By Amy Leisinger, J.D.
Industry participants and academics discussed the “need for speed” among traders and the evolution of market making at the SEC-NYU Dialogue on Securities Market Regulation. Several panelists noted that the high-frequency trading (HFT) race and continued efforts to increase automation can lead to decreased focus on the actual work involved in the trading process and, as a result, a less-than-optimal outcome for investors. Further, panelists suggested that market makers aim to provide liquidity throughout the trading process but that shocks to the market can limit the risks they are willing to take. In a discussion of resiliency in markets where HFT firms are most likely to have an influence, panelists considered how uncertainty and fragmented markets affect liquidity provision and ultimate recovery from demand shocks.
SRO practices and automation. Considering whether regulations and SRO practices have incentivized the “HFT arms race,” Terrence Hendershott of UC Berkeley said that firms have always been trying to get information between markets as fast as possible and that, ultimately, HFTs profit from speed. The impact of HFT is not necessarily the same across all investors, he noted, and firms should pay particular attention to weighing the direct and indirect costs and benefits of developing increased trading speeds and focus on developing an optimal market design.
Adam Nunes of Hudson River Trading opined that the question of whether a process should be automated should depend on whether it lends itself to automation, because some processes do not. However, he explained, it would be surprising to the industry and investors if a firm was not working on further automation and increasing speed. Hendershott agreed, noting that “investors like speed,” and, in many ways, speed is important to integrating markets, especially as markets fragment.
Liquidity. In reviewing the evolving state of market making automation, profits, and obligations, Mao Ye of the University of Illinois at Urbana-Champaign noted that HFTs can provide liquidity in times of extreme price movements but often withdraw liquidity when it is most needed. On occasion, this can lead to a trading halt and time to allow trading interests to re-accumulate, he said. Before imposing any new requirements, the SEC needs to evaluate whether existing regulations are actually achieving their intended purposes, according to Ye, as these rules were designed with regard to human behavior.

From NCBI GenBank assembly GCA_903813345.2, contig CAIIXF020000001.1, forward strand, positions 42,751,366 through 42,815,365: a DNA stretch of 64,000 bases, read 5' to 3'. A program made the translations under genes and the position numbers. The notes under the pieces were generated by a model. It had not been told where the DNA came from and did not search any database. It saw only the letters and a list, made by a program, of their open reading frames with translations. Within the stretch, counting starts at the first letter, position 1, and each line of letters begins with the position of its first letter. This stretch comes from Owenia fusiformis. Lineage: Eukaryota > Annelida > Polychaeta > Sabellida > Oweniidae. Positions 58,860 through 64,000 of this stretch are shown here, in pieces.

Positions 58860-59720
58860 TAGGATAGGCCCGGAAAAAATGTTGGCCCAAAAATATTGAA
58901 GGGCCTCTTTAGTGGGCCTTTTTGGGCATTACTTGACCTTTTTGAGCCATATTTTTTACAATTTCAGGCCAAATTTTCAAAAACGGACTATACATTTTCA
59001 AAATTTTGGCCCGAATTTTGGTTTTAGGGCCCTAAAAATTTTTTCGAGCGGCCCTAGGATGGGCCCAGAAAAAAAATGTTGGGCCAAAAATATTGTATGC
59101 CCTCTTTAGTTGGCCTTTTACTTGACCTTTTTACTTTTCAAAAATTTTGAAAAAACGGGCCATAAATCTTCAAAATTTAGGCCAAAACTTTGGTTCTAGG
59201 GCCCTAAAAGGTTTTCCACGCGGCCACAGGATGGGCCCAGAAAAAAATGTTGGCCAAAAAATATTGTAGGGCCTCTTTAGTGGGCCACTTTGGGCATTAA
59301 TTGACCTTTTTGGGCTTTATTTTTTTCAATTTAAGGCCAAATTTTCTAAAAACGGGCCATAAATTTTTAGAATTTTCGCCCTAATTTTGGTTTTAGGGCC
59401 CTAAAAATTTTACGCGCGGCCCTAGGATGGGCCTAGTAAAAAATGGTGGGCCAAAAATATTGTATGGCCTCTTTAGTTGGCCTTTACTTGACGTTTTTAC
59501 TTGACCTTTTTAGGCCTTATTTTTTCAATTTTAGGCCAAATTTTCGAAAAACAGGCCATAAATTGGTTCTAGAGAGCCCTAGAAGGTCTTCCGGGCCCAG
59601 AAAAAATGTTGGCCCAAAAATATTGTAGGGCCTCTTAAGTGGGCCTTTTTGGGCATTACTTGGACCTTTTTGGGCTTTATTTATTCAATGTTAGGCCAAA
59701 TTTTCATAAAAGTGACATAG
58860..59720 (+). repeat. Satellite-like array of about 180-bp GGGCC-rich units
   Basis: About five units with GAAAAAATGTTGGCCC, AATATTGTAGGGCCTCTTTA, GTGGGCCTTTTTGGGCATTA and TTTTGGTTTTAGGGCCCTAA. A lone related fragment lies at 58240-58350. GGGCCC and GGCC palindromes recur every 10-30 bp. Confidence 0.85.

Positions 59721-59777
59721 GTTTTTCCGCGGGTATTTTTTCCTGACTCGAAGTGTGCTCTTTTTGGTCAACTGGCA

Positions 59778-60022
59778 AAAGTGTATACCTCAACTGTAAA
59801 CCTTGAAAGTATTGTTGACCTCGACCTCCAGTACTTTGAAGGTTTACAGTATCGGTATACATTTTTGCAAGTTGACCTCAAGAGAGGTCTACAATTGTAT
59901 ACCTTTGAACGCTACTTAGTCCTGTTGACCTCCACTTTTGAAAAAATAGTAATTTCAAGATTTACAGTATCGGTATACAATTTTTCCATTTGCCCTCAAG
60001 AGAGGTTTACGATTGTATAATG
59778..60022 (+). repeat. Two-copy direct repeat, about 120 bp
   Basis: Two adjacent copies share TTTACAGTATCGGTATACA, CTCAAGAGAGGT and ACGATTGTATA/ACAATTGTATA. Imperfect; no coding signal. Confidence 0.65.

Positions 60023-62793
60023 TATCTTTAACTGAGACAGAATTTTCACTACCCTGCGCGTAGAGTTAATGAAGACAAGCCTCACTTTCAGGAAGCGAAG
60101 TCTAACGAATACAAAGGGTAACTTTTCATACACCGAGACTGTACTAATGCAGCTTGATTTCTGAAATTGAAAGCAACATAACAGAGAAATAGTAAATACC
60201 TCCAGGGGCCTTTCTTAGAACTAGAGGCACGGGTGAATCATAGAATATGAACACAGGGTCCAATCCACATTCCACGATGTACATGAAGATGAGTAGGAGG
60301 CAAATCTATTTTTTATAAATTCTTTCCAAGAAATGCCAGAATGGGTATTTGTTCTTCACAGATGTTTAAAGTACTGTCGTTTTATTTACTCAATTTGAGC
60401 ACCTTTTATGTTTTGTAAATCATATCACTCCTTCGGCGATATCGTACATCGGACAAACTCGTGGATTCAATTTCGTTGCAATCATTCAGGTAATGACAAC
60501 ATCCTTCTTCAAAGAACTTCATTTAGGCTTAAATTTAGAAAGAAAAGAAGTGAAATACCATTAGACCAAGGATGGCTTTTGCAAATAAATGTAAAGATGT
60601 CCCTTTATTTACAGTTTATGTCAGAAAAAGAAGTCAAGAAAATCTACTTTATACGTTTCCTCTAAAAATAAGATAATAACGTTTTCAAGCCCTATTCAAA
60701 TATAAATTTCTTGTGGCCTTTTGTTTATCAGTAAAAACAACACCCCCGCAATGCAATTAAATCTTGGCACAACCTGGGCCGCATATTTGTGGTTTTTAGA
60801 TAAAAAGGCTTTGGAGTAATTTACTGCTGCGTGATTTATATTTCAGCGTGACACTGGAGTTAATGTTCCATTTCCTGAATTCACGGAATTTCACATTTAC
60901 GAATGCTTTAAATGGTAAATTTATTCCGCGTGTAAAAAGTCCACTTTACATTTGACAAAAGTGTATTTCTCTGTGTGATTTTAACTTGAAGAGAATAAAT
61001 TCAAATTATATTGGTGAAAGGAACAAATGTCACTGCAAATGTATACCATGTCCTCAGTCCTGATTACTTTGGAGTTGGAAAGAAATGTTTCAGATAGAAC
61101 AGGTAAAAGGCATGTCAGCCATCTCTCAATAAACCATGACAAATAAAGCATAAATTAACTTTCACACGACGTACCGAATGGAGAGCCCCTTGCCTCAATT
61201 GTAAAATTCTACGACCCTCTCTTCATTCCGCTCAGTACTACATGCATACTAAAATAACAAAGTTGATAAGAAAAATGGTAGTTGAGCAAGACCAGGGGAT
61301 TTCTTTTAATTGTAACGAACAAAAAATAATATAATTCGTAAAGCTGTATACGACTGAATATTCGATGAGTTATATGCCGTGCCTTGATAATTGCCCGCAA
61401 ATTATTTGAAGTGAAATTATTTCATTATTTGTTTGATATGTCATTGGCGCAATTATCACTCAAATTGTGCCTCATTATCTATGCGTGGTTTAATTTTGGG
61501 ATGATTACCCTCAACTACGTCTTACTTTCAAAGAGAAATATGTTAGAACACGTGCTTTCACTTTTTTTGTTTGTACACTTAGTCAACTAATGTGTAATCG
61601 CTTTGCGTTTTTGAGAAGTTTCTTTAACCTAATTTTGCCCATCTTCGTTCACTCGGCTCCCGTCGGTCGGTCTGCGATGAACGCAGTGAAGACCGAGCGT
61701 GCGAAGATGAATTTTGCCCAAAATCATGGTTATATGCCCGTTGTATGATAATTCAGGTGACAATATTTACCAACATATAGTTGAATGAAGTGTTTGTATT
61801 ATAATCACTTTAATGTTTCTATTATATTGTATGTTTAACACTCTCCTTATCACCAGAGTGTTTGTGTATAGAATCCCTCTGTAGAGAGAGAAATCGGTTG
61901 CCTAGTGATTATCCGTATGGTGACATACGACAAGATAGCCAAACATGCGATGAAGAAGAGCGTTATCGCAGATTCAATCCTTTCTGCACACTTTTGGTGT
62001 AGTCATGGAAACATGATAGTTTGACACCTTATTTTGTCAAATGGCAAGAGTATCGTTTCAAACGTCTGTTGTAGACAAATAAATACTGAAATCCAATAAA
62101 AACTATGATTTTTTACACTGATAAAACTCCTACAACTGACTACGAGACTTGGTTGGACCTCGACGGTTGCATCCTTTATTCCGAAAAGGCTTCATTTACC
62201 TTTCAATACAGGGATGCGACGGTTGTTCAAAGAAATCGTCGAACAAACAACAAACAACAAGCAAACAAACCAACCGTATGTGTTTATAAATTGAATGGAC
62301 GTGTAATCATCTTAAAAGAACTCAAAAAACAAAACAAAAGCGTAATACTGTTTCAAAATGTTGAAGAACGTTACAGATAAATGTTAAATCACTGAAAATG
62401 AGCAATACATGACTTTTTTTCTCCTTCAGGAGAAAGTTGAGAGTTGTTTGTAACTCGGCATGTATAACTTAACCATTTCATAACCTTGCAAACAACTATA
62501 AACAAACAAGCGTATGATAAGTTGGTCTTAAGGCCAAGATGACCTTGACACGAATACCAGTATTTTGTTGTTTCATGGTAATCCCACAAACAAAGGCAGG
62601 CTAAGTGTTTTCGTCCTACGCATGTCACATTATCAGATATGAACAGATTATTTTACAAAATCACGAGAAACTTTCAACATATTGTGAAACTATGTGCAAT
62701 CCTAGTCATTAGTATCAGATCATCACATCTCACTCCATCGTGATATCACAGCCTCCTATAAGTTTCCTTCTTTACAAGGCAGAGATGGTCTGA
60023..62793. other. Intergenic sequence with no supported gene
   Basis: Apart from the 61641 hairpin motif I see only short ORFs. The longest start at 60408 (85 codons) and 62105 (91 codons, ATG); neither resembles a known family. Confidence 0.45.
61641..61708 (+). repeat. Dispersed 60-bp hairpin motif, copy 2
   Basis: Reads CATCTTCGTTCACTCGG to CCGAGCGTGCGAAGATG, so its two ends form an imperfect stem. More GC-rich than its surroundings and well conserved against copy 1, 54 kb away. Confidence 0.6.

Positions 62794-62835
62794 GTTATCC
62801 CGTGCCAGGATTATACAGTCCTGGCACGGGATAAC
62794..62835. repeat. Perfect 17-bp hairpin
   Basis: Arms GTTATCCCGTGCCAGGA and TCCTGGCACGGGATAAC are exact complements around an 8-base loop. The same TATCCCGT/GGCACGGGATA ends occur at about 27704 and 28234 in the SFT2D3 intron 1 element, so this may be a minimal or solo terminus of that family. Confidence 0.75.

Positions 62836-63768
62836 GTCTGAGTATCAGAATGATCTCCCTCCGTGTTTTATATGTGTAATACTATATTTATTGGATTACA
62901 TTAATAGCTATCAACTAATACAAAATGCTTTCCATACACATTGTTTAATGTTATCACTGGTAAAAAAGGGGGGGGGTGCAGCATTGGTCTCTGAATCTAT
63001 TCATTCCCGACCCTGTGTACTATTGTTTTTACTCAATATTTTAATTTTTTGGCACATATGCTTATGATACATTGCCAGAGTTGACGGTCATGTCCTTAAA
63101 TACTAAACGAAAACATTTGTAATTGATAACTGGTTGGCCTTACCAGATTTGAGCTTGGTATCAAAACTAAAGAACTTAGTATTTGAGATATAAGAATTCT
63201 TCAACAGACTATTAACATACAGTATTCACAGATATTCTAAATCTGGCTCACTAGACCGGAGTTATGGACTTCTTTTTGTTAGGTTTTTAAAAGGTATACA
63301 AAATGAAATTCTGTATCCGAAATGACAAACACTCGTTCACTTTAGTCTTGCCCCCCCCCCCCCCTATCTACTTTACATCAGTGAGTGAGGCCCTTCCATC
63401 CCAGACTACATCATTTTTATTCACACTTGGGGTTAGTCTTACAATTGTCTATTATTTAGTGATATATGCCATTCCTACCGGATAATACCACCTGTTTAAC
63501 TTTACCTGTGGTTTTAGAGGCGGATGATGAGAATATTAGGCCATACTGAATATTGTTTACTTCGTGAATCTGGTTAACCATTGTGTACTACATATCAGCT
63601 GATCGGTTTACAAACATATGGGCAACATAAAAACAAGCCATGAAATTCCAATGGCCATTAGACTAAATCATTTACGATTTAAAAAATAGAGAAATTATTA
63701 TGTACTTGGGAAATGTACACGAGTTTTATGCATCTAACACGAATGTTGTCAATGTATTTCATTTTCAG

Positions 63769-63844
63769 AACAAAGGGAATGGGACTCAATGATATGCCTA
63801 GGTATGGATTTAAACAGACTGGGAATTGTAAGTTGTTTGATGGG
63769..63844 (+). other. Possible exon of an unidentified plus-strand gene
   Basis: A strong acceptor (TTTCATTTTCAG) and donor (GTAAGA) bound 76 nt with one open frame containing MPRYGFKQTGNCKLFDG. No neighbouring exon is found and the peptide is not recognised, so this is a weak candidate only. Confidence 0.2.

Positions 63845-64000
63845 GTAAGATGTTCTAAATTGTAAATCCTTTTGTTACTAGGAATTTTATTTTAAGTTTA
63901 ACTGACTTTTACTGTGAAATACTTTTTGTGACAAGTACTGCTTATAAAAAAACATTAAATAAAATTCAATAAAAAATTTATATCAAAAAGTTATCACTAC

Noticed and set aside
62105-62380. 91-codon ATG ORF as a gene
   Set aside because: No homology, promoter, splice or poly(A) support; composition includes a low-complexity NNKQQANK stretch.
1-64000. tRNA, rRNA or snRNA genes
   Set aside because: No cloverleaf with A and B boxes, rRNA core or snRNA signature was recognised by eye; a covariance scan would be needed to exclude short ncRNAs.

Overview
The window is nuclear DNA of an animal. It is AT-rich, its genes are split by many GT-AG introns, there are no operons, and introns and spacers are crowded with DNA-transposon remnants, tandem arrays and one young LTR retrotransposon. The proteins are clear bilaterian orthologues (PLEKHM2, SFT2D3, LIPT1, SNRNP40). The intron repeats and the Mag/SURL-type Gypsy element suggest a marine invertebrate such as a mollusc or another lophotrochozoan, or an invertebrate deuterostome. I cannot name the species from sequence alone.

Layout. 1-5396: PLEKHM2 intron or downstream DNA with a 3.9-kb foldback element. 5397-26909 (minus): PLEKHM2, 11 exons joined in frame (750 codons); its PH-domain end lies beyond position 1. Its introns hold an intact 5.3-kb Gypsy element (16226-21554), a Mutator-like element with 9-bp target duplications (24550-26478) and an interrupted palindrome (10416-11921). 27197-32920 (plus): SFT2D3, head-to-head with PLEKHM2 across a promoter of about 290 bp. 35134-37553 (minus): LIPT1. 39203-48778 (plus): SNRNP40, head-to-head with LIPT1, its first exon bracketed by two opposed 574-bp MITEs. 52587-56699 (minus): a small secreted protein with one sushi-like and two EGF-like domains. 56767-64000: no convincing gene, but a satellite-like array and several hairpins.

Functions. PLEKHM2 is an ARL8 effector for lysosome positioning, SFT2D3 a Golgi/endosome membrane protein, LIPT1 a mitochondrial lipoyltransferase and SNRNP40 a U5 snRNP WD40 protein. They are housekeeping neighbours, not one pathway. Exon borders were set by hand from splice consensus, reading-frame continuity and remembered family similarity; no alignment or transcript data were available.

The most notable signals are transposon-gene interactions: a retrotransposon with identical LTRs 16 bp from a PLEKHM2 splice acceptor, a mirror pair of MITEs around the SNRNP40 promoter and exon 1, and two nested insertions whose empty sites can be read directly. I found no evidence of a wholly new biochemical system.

Market making and automation. John DiBacco of Virtu posited that market makers basically serve as a risk transfer agent, but Jose Marques of Inferent Capital noted that no market maker will stand in front of a freight train and try to stop it, choosing instead to deal with the fallout from failing to step in. The panelists concurred that the industry needs to consider how many resources should be dedicated to market making and automation to improve market resiliency and keep a focus on both retail investors and institutional investors representing their interests.
Maintaining market resiliency. Kumar Venkataraman of Southern Methodist University discussed resiliency in terms of the speed with which liquidity rebuilds after demand shocks, noting that fragmented markets are more sensitive to stress and that periodic call auctions help with uncertainty. If trading is paused, he explained, it needs to be done in a coordinated manner; this has improved since the flash crash, Venkataraman noted.
Andrew Upward of Jane Street opined that the markets have overall become more resilient since that flash crash, partially in response to regulation but more so as a result of market reaction to the event. Echoing this sentiment, Steve Crutchfield of Chicago Trading Company urged regulators to be cautious in developing new regulations; it is important to make sure any changes actually help stakeholders, he concluded.